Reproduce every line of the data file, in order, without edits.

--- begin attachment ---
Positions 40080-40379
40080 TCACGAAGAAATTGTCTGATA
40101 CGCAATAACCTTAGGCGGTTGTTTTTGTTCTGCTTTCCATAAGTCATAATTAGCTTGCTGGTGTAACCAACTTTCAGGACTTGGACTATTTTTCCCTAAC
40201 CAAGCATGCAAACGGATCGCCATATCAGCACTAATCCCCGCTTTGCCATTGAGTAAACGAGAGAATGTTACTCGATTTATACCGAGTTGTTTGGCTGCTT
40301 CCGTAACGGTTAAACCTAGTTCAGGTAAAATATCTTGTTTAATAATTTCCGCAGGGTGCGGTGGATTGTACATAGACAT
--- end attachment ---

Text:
Positions 40080-40379
40080 TCACGAAGAAATTGTCTGATA
40101 CGCAATAACCTTAGGCGGTTGTTTTTGTTCTGCTTTCCATAAGTCATAATTAGCTTGCTGGTGTAACCAACTTTCAGGACTTGGACTATTTTTCCCTAAC
40201 CAAGCATGCAAACGGATCGCCATATCAGCACTAATCCCCGCTTTGCCATTGAGTAAACGAGAGAATGTTACTCGATTTATACCGAGTTGTTTGGCTGCTT
40301 CCGTAACGGTTAAACCTAGTTCAGGTAAAATATCTTGTTTAATAATTTCCGCAGGGTGCGGTGGATTGTACATAGACAT